Date of Original Version
Abstract or Description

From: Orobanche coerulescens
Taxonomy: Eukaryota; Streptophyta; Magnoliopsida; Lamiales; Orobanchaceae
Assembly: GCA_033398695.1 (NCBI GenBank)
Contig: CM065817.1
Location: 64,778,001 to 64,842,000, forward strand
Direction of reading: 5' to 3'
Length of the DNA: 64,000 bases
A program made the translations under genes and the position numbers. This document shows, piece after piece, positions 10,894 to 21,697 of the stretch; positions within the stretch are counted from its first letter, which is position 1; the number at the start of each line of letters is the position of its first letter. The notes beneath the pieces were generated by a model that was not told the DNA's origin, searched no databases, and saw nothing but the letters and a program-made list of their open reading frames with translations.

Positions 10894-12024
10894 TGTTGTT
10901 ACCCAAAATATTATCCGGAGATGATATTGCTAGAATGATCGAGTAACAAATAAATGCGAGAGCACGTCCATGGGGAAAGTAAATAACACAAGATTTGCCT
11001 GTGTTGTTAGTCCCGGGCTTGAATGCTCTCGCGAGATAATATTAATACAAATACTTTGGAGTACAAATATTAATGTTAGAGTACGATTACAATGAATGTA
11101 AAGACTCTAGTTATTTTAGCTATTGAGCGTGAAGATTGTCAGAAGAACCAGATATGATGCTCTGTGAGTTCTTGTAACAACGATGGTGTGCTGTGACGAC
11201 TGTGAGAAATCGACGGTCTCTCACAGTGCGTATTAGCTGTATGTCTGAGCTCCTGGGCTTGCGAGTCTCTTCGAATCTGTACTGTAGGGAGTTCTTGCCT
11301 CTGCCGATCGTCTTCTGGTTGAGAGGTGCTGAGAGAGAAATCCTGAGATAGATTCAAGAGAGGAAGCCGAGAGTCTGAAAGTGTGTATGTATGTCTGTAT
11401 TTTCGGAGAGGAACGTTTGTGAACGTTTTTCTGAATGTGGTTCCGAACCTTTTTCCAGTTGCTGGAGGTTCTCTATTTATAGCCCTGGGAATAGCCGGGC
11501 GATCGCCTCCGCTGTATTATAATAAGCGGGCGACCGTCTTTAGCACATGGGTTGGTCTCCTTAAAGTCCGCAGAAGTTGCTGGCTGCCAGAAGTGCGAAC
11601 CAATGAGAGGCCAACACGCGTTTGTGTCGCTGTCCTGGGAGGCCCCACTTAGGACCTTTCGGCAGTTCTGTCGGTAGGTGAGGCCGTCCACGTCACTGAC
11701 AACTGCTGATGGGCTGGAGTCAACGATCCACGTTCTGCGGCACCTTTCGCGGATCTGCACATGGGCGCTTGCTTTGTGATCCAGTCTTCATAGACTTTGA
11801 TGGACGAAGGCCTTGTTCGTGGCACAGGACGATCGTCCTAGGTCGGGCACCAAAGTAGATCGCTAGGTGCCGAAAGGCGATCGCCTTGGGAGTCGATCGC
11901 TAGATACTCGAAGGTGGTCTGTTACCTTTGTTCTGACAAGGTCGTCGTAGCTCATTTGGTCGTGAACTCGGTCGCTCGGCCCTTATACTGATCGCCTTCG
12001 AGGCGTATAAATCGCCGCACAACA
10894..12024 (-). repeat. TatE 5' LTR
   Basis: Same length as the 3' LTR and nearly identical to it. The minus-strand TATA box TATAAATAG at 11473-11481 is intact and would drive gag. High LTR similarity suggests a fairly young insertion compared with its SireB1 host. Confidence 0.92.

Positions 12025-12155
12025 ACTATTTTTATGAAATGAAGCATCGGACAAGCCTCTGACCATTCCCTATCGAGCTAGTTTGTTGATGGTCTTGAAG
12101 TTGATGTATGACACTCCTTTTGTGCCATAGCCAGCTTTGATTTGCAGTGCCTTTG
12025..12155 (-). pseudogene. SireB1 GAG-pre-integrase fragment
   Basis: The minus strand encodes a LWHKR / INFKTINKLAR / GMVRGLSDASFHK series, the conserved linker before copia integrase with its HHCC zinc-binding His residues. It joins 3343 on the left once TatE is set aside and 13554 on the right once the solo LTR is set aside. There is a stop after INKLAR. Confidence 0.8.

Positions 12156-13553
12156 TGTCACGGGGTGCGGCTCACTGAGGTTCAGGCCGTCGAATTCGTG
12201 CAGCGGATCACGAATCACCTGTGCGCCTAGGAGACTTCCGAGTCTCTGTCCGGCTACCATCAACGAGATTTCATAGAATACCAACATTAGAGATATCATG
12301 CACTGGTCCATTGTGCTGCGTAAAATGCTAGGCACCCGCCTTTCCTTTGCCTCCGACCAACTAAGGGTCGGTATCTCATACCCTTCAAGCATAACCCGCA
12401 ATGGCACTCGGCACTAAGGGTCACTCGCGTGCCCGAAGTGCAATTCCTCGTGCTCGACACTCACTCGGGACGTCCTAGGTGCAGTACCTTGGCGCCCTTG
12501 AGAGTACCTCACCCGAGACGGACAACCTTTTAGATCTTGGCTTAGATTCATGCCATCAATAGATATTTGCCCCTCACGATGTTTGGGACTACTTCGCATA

We develop a method for measuring the amount of insurance the portfolio of government liabilities provides against fiscal shocks, and apply it to postwar US data. We define fiscal shocks as surprises in defense spending. Our results indicate that the US federal government is partially hedged against wars and other surprise increases in defense expenditures. Seven percent of the total cost of defense spending shocks in the postwar era was absorbed by lower real returns on the federal government's outstanding liabilities. More than half of this is due to reductions in expected future, rather than contemporaneous, holding returns on government debt. This implies that changes in US government's fiscal position help predict future bond returns. Our results also have implications for active management of government debt.